Making Devil’s Food Cupcakes

On the feast of the Archangels – St Michael, St Gabriel, St Raphael..St Michael cast the devil into it is our custom every year to make Devil’s Food Cake in memory of heroic St Michael!
On Sunday April 24th 1994, Pope John Paul II recommended this prayer be used by all Catholics as a prayer for the Church when he said:
May prayer strengthen us for the spiritual battle we are told about in the Letter to the Ephesians: ‘Draw strength from the Lord and from His mighty power’ (Ephesians 6:10). The Book of Revelation refers to this same battle, recalling before our eyes the image of St. Michael the Archangel (Revelation 12:7). Pope Leo XIII certainly had a very vivid recollection of this scene when, at the end of the last century, he introduced a special prayer to St. Michael throughout the Church. Although this prayer is no longer recited at the end of Mass, I ask everyone not to forget it and to recite it to obtain help in the battle against forces of darkness and against the spirit of this world.
Saint Michael the Archangel,defend us in battle. Be our protection against the wickedness and snares of the devil. May God rebuke him, we humbly pray; and do Thou, O Prince of the Heavenly Host -by the Divine Power of God cast into hell, satan and all the evil spirits, who roam throughout the world seeking the ruin of souls.


From my missal today

Gospel. Matthew 10. 34-42 Feast of St Wenceslaus

The summary goes…The following of Christ demands on occasion cruel separation from those we love, but those who decide to do so become one with Him.
An excerpt from the Gospel..38 And he that taketh not up his cross and followeth me is not worthy of Me.
Wow. This whole concept of following Christ, taking up one’s cross, of separation, keeps haunting me.

It is a process, isn’t it? Part of life..maybe now..maybe tomorrow.But it’s there.
24 Then Jesus said to His disciples, “If anyone desires to come after Me, let him deny himself, and take up his cross, and follow Me.
Let him deny himself..
This is like taking a diet from the world. Denying yourself? Have you ever heard of that? We know about dieting, that is denying ourselves from certain foods that keep weight on, but denying ourselves? Do we know what that is all about?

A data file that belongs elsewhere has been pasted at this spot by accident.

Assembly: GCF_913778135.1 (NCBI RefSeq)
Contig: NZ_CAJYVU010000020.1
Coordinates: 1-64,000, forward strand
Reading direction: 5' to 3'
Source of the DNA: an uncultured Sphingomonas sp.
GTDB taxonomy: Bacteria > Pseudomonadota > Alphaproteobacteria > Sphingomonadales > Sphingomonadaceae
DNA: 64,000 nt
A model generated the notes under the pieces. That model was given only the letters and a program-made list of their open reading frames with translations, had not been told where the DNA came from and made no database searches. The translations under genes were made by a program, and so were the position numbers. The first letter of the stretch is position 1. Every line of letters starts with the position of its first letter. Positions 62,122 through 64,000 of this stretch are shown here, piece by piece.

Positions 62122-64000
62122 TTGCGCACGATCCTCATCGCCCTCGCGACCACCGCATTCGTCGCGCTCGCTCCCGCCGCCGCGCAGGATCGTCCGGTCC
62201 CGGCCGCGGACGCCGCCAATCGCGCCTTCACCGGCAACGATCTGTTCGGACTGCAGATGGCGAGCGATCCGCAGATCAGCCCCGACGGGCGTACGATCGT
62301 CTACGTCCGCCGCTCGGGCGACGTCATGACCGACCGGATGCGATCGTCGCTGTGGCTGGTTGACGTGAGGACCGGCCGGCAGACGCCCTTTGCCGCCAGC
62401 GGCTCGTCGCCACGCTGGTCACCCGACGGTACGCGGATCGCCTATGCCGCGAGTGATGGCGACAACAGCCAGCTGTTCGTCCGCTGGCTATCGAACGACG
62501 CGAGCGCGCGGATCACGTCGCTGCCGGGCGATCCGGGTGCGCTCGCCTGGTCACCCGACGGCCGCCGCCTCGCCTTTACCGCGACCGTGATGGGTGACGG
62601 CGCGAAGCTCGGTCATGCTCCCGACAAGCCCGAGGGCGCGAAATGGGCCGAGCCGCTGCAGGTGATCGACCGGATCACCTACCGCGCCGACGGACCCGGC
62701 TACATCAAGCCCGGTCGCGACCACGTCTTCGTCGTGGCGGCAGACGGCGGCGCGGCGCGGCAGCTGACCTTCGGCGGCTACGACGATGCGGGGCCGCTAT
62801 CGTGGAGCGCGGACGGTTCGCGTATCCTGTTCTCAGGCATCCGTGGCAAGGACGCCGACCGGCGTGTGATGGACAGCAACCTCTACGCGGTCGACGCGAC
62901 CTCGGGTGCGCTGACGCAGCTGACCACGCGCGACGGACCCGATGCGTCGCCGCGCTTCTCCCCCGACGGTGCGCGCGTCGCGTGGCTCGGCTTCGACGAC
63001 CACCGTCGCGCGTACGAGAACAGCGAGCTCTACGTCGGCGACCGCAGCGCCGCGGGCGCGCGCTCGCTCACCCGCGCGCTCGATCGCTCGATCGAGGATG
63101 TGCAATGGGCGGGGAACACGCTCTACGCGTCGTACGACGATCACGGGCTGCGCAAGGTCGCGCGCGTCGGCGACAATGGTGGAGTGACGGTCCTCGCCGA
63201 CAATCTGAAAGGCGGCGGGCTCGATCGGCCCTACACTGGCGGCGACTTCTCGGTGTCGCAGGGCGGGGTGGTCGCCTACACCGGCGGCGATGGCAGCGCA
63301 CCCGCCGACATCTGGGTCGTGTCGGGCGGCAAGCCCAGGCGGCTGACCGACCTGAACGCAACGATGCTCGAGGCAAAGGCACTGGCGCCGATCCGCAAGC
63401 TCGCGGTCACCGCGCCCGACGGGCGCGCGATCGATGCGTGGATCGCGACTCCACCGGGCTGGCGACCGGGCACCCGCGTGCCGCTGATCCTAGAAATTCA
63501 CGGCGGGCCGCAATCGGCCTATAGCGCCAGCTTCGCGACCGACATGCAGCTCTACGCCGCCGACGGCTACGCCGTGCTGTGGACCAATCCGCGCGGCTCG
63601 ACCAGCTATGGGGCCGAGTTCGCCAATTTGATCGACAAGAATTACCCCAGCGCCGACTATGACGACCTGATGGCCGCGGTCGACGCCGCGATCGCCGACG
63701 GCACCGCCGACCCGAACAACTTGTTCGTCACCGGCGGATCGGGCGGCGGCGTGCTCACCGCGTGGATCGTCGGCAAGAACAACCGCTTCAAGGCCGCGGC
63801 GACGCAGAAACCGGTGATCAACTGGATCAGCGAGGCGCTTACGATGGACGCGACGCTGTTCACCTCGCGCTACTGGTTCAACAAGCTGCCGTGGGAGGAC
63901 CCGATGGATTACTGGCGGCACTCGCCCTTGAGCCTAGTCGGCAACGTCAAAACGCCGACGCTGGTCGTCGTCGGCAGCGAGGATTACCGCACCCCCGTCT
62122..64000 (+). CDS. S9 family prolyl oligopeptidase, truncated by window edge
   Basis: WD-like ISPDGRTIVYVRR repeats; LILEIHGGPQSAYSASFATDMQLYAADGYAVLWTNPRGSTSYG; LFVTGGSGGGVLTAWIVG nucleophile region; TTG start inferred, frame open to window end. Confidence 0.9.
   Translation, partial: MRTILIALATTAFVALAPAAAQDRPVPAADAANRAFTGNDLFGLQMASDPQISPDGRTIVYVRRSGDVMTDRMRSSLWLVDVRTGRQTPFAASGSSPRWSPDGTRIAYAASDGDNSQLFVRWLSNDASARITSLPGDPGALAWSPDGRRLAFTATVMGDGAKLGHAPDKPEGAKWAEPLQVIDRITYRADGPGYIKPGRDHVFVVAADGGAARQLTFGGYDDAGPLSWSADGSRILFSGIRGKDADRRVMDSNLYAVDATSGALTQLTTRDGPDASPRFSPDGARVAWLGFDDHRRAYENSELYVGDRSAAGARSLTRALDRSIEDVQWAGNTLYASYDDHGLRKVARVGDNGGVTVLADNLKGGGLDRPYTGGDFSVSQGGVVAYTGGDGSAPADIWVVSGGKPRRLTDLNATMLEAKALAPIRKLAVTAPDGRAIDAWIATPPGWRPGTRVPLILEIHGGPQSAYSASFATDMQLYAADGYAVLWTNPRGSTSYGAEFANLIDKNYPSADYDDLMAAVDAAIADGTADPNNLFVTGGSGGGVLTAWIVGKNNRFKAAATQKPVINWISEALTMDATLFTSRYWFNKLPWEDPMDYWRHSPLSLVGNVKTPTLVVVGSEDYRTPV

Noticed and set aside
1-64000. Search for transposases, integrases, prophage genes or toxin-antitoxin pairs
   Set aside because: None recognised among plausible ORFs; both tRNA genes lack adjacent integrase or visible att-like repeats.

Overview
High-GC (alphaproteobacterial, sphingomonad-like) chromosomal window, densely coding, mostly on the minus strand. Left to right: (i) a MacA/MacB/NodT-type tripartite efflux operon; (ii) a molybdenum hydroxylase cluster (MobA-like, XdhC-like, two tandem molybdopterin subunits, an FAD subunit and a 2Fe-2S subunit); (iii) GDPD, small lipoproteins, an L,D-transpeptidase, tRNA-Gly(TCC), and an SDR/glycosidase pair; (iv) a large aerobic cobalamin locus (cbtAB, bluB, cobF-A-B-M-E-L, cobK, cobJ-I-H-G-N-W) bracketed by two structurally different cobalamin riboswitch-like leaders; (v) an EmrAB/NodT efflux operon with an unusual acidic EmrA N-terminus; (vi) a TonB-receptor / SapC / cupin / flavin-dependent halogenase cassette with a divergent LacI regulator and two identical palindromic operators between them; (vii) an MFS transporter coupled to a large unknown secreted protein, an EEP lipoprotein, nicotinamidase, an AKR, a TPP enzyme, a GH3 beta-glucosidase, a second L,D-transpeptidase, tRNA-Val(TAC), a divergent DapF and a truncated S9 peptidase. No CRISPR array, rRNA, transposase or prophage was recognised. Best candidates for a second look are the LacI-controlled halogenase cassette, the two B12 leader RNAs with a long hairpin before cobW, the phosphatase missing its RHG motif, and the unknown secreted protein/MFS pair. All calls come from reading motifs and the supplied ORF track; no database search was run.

This last week, I have returned to more serious dieting.
Denying myself some foods.
Not that this is a cross. But I have to admit that saying no to extra food, feeling a twinge of hunger, is good for me when it comes to developing self discipline.
Awhile ago, someone who cares for me shared their wish that I would lose more weight. More weight? Well, I lost about 38 kg over a four-five year period. Have kept that weight off for about a year or so . Have a healthy BMI but it is still a weight that is at the higher end of the healthy BMI.

This pic was from 38 kg ago….

After Easter, this year, I tried stepping up workouts and eating mostly healthy. I lost 1 kg over the last three months. My doctor was pleased -she said most people who lose weight regain it and I hadn’t. But that person-who-cares and myself weren’t happy.

Let him deny himself.
This pic is now…a healthy weight..but can I be thinner?
Let him deny himself.
Could I deny myself a little, lose another ten kg, make someone else happier with me? It is a form of denying oneself for another. Isn’t it?
I bought some Weight Watchers magazines.And thought – s#*@ – if they can do it, so can I. For my even better health; for fitness; for another; to learn even more self control and self discipline; and, yes, vanity prevailing, to look better.

Walking, jogging, instead of Taebo. Counting WW points. I lost a kg this week. Only nine more to go!

Let him deny himself.
Sometimes, practicing self denial and self control in little things, helps us to develop virtues, for when we are really tested. Then, with God’s grace, we can take up our cross and follow Him.